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The Effect Of Fertilisers On The Environment

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Introduction

The Effect Of Fertilisers On The Environment. The use of fertilisers and their effect on the environment is a much-debated issue. There are positive and negative effects which must be considered throughout this essay. It is difficult to say which argument outweighs the other, and whether usage should be continued, abolished or more heavily controlled. 'Fertilisers are chemicals given to plants with the intention of promoting growth; they are applied either via the soil or by foliar spraying' (Wikipedia, 2005). Varying proportions of the three major plant nutrients, nitrogen, phosphorus and potassium are used as well as other chemicals in inorganic fertilisers. Organic fertilisers can be used to 'improve the production of new biomass in ... ecosystems' (Fullick, 2000). Manure was once the most popular fertiliser, as 'many UK and US a farmer's were 'mixed' farmers' (Fullick, 2000) producing livestock and crops, and is still a predominant organic fertiliser. 'Crop rotation' (Fullick, 2000) is another method of Organic Fertilisation. ...read more.

Middle

The process emits carbon dioxide into the atmosphere which may be damaging the whole world environment by adding to Global Warming. 'Diffuse pollution' (www.environment-agency.gov.uk) is a major negative effect of fertilisers. Agricultural activities are a major contributor to diffuse pollution, including fertilisation of crops. Nitrogen and Phosphorous cause the majority of diffuse pollution, as Potassium is 'taken up by plant roots rapidly' (www.agric.nsw.gov.au) and therefore, minimises the chances of potassium being leached into the surrounding environment. Diffuse pollution and leaching of fertiliser chemicals and organic fertilisers such as manure, as well as 'a third of nitrogen applied (as fertiliser) to farms [which] emerges as animal waste' (www.newscientist.com) often results in the most common negative effect; Eutrophication. When fertiliser chemicals such as nitrogen and phosphorus, and manure leach into rivers, streams and ponds. 'they provide nutrients for the water plant, algae and photosynthetic bacteria present in the water'. (Fullick, 2000) These products will then induce and encourage growth in algae and other water plants on a mass scale. ...read more.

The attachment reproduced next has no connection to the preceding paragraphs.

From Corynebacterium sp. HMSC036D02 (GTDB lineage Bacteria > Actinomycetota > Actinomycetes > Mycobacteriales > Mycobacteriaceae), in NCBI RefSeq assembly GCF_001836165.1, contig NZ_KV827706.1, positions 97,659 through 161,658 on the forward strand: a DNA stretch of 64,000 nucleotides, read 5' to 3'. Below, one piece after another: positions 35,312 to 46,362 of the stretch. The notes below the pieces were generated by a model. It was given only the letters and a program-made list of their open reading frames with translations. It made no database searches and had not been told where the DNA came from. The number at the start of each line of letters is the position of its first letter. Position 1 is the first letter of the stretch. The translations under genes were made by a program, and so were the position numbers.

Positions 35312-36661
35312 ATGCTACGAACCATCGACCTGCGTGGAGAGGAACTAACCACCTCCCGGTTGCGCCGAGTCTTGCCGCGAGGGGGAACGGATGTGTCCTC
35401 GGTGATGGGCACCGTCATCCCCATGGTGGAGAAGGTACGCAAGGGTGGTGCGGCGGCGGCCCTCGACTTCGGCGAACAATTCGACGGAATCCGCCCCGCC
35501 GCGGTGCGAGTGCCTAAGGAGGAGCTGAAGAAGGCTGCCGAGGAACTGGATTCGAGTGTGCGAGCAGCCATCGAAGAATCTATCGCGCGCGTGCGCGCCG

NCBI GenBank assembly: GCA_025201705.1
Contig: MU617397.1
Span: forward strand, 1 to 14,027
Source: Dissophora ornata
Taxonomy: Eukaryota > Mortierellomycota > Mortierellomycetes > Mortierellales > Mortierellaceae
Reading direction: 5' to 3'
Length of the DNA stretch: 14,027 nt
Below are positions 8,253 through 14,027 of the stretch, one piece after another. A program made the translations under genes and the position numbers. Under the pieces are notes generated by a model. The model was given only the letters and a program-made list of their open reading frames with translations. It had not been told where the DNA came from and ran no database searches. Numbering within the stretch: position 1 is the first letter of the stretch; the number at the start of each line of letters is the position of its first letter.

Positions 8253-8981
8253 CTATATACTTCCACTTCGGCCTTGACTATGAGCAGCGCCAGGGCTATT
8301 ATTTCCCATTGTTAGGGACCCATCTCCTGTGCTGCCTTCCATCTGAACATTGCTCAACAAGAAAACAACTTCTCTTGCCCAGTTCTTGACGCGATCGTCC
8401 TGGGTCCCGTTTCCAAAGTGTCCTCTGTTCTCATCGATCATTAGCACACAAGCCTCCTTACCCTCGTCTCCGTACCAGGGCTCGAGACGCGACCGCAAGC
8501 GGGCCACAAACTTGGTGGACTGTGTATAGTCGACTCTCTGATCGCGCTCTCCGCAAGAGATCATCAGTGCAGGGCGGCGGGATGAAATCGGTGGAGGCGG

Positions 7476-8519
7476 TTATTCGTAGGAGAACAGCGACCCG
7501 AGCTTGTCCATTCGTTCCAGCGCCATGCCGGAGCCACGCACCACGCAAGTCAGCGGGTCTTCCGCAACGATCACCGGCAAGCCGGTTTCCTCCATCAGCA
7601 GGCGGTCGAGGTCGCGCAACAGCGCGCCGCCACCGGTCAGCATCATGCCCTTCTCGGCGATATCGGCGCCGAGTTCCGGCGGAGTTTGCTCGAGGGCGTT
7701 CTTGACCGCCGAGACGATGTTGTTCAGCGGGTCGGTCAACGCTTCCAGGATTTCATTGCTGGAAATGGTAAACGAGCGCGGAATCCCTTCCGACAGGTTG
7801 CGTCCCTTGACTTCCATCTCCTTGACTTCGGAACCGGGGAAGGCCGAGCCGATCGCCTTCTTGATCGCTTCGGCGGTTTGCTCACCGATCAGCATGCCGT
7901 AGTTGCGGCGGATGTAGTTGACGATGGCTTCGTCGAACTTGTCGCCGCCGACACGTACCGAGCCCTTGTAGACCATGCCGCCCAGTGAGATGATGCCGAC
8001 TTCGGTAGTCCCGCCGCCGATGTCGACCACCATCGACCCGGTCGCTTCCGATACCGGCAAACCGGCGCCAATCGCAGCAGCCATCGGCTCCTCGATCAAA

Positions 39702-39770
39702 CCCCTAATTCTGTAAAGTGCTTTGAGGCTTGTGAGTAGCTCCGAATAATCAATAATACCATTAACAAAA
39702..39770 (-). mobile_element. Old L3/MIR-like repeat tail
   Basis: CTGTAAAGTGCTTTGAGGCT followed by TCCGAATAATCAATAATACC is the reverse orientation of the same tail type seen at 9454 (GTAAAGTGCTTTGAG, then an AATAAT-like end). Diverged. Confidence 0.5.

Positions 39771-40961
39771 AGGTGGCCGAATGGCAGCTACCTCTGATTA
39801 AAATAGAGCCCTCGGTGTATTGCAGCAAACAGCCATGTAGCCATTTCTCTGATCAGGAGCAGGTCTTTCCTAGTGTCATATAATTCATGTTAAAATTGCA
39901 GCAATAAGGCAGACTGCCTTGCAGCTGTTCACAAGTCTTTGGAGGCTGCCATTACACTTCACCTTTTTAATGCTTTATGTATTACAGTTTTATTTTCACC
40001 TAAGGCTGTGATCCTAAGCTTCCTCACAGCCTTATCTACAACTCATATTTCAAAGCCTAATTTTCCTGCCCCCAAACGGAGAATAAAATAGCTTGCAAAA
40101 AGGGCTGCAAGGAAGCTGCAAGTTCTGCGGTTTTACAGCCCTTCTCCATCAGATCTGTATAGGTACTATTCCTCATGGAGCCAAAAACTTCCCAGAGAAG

Conclusion

Therefore, while some species main food source thrived, others food sources decreased resulting in loss of species. Increased human activity on crops to deal with the increased crop yields (due to fertiliser usage) will also be damaging to the environment, as many animal and bird species may be forced out of their natural habitat. This will reduce abundance of life in the environment and could be damaging to the local food chain. There are positive (mainly economical) and negative (mainly physical) effects which the use of fertilisers induce. Undoubtedly, the economic stability of many developing countries rely on a strong agricultural abilities. Fertilisers create and increase such abilities. However, the negative effects, such as Eutrophication and habitat loss, are damaging the environment around such countries, and many others. It is difficult to say which argument outweighs the other. The fact is, some countries and their people, would struggle to survive without organic and inorganic fertilisers, but the effect fertilisers are having on the environment may be damaging enough in future years to destroy those countries and people. ...read more.

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